Journey to the fall play

Amy Miyahara, Asst. A&E Editor

Keeping up with the plot of drama’s fall production is no easy task. Nonetheless, an engaging cast made watching “Journey to the West” a thoroughly entertaining experience.  

Based on the novel by Wu Cheng’en, “Journey to the West” follows the Buddhist monk Tripitaka (Matthew Lee) on his journey to retrieve Buddhist scriptures. Three disciples, all hoping to redeem themselves before the Gods, are appointed by Buddha (Nina Wang) to accompany Tripitaka on his journey: Sun Wukong (Nicholas Azurin), Baje (Daniel Durkee) and Sha Monk (Amelia Anijelo).

As the lead character, Lee delivered a strong performance and was especially humorous when portraying Tripitaka’s anxiety.

Other standout performances include those of Azurin, Durkee and Anijelo. As the cocky, hyperactive monkey king, Azurin brought the perfect amount of enthusiasm into his role. He seemed to never run out of energy and was constantly cartwheeling and somersaulting throughout the entire play. Durkee was also believable and funny as the gluttonous pig, Baje.

But most impressive was Anijelo’s performance as the river monster Sha Monk. Anijelo was expressive and absolutely hilarious in her role, captivating the audience’s attention in every scene in which she appears.

As a whole, the entire cast did an outstanding job. Even those in minor roles performed with animated facial expressions and contagious enthusiasm. Their many hours of rehearsal paid off in a near flawless performance.

Multiple fight scenes made the play even more exciting. These scenes were well-executed, appearing realistic and keeping the audience on the edge of their seats.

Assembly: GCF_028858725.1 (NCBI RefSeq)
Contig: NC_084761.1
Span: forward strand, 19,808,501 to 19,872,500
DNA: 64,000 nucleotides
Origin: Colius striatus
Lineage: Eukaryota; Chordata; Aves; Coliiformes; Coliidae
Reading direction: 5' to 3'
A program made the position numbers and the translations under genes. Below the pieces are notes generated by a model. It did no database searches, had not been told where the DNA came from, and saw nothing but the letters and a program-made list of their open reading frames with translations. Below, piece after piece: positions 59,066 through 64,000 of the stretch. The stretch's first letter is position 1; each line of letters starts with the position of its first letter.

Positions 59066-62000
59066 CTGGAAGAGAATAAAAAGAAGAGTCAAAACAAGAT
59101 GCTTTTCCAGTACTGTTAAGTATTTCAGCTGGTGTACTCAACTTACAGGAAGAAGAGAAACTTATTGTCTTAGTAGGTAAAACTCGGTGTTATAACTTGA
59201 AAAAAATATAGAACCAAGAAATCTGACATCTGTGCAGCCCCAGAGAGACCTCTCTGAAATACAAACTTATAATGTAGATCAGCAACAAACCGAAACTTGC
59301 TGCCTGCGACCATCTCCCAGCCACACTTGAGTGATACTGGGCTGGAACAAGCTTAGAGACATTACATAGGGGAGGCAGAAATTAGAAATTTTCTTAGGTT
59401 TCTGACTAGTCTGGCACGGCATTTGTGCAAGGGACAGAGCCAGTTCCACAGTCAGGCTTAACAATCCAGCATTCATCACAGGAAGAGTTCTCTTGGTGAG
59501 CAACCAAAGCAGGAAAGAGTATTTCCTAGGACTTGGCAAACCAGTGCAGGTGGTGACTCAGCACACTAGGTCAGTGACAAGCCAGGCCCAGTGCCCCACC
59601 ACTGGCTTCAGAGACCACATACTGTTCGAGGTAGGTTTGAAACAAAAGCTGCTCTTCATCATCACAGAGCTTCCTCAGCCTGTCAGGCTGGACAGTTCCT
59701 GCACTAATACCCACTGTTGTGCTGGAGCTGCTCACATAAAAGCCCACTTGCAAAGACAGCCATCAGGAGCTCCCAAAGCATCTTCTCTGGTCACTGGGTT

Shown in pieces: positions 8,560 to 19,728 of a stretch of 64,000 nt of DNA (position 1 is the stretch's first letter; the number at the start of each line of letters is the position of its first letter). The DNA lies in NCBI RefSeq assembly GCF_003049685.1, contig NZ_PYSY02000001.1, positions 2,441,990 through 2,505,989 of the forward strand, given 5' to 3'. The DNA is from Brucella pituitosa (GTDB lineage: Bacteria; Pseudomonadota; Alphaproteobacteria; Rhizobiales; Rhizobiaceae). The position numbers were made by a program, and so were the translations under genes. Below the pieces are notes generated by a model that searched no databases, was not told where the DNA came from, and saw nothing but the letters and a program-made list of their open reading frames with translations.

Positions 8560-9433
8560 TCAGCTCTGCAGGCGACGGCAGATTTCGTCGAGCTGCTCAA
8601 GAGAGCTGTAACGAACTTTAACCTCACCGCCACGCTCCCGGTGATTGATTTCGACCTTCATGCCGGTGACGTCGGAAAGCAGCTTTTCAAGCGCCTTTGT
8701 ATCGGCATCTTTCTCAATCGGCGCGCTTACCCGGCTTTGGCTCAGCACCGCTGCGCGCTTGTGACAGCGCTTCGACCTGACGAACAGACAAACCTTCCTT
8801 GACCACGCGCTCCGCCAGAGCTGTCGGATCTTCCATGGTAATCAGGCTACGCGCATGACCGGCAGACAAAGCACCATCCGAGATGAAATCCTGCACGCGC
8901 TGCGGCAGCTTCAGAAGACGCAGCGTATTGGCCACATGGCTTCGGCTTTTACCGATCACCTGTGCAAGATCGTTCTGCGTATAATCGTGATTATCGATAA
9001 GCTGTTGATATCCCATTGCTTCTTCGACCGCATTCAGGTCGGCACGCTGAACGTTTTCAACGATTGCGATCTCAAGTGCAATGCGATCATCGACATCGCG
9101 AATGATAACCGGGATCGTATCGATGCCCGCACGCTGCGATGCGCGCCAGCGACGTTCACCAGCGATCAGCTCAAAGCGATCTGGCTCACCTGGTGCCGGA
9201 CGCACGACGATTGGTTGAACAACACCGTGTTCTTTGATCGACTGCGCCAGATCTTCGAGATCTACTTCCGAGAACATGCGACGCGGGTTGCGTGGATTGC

The costumes were impressive and contributed to the atmosphere of the play. The beaded headpieces and long gowns worn by the characters made everything feel more authentic.

The special effects and complex set design were another major plus. The stage extension included multiple trap doors that allowed characters coming out from the underworld or the ocean to actually rise up from under the stage. In addition, in the scenes where Sun Wukong calls on his magical rod to “transform” into a larger weapon, the rod would spring from the stage as if by magic.

One of the few downsides was the production’s three hour playing time, which made the show seem a little lengthy. A shorter production could have moved the story along better, but the time spent was still worth it. The audience, though smaller than expected for a Saturday evening, was enthusiastic and supportive.

In addition, the complicated storyline made the plot hard to follow. As Tripitaka and his disciples jumped from scene to scene and encountered a number of other characters, all of the different interactions made it difficult to keep track of what was going on.

Many points of the play sparked genuine laughter, while a few parts fell a little flat. Overall, “Journey to the West” was a strong production, which bodes well for what the rest of the year has in store from the DBHS drama department.